• (4.5) 2 reviews
  • Inventory Prices: $9,569–$34,421
  • Body Style: Cargo Van
  • Combined MPG: N/A
  • Drivetrain: Rear-wheel Drive
  • Seats: 2-5
  • Cargo Space: 371.0 cu.ft.
2009 Dodge Sprinter

Our Take on the Latest Model 2009 Dodge Sprinter

What We Don't Like

  • Lack of DVD/entertainment system
  • Rear seats don't recline at all
  • Lack of 12V outlets in last three rows
  • Too few cupholders

Notable Features

  • Emergency exit window
  • Electronic sliding door
  • Electronic stability system
  • Passenger and cargo models
  • Two wheelbases available
  • Three roof heights

Consumer Reviews


Average based on 2 reviews

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Dodge Chassis with RV on frame

by Wheezing Geezer from Puget Sound, Wa. on November 9, 2015

Bought as finished (used) Pleasure Way unit. Happy enough so far. Drove from Grant's Pass, Ore. to Puget Sound, Wa. with no issues. Once home we found a dry cell in the cabin battery, which would not ... Read Full Review

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3 Trims Available

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Wondering which configuration is right for you?
Our 2009 Dodge Sprinter trim comparison will help you decide.

Dodge Sprinter Articles

2009 Dodge Sprinter Safety Ratings

Crash-Test Reports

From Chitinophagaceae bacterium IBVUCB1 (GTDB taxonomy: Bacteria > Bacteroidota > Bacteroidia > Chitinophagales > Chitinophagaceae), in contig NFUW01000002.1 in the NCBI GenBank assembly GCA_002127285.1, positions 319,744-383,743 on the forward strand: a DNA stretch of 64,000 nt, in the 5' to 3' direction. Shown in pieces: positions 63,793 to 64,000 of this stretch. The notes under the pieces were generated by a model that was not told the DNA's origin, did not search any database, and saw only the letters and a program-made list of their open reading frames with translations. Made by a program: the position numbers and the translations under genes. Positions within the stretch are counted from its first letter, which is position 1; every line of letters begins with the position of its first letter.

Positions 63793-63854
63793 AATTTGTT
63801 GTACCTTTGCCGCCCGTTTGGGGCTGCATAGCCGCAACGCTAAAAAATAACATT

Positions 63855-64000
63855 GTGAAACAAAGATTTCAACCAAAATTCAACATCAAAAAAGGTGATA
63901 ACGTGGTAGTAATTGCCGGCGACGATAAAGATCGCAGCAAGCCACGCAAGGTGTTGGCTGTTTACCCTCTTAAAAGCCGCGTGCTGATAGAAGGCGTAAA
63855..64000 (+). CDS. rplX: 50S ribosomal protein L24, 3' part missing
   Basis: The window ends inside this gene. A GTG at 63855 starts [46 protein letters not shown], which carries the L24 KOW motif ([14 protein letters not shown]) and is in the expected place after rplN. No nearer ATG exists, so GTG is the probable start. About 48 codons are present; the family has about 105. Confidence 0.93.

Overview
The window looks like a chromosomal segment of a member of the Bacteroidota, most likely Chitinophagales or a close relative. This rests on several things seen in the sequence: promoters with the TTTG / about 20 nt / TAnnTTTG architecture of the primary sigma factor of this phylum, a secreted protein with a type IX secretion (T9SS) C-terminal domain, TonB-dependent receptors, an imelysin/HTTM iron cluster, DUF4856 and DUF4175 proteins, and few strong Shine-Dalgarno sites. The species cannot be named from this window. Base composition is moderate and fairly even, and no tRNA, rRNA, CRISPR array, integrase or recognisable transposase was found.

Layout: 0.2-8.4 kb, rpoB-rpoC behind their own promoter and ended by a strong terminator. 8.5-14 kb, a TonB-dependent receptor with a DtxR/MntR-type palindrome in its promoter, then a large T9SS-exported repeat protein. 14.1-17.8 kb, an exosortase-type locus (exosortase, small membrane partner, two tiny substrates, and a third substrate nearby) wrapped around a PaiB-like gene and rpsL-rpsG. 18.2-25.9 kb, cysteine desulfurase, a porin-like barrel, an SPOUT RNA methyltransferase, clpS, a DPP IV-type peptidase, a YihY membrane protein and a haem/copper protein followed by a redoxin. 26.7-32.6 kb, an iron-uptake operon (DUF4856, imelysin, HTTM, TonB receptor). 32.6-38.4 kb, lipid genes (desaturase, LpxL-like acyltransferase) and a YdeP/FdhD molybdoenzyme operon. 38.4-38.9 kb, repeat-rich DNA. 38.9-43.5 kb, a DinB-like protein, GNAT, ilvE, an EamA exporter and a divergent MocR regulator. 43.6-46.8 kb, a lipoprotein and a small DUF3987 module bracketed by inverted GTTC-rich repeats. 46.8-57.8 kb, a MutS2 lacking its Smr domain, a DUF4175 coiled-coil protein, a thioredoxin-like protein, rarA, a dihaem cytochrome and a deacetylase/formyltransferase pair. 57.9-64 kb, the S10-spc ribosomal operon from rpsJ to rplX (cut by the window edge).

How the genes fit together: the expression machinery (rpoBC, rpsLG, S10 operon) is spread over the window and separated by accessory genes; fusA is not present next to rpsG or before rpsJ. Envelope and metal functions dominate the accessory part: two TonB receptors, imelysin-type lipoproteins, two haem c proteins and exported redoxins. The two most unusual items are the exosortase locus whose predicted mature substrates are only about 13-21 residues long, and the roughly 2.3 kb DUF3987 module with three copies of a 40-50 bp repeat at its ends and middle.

Service & Repair

Estimated Service & Repair cost: $4,100 per year.

Save on maintenance costs and do your own repairs.

Warranty Coverage





Roadside Assistance Coverage


What you should get in your warranty can be confusing. Make sure you are informed.

Learn More About Warranties

Warranties Explained


Often called a basic warranty or new-vehicle warranty, a bumper-to-bumper policy covers components like air conditioning, audio systems, vehicle sensors, fuel systems and major electrical components. Most policies exclude regular maintenance like fluid top offs and oil changes, but a few brands have separate free-maintenance provisions, and those that do offer them is slowly rising. Bumper-to-bumper warranties typically expire faster than powertrain warranties.


Don't be misled a 10-year or 100,000-mile powertrain warranty doesn't promise a decade of free repairs for your car. It typically covers just the engine and transmission, along with any other moving parts that lead to the wheels, like the driveshaft and constant velocity joints. Some automakers also bundle seat belts and airbags into their powertrain warranties. With a few exceptions, powertrain warranties don't cover regular maintenance like engine tuneups and tire rotations.

Roadside Assistance

Some automakers include roadside assistance with their bumper-to-bumper or powertrain warranties, while others have separate policies. These programs cover anything from flat-tire changes and locksmith services to jump-starts and towing. Few reimburse incidental costs like motel rooms (if you have to wait for repairs).

Free Scheduled Maintenance

Some automakers include free scheduled maintenance for items such as oil changes, air filters and tire rotations. Some include consumables including brake pads and windshield wipers; others do not. They are typically for the first couple of years of ownership of a new car.

Other Years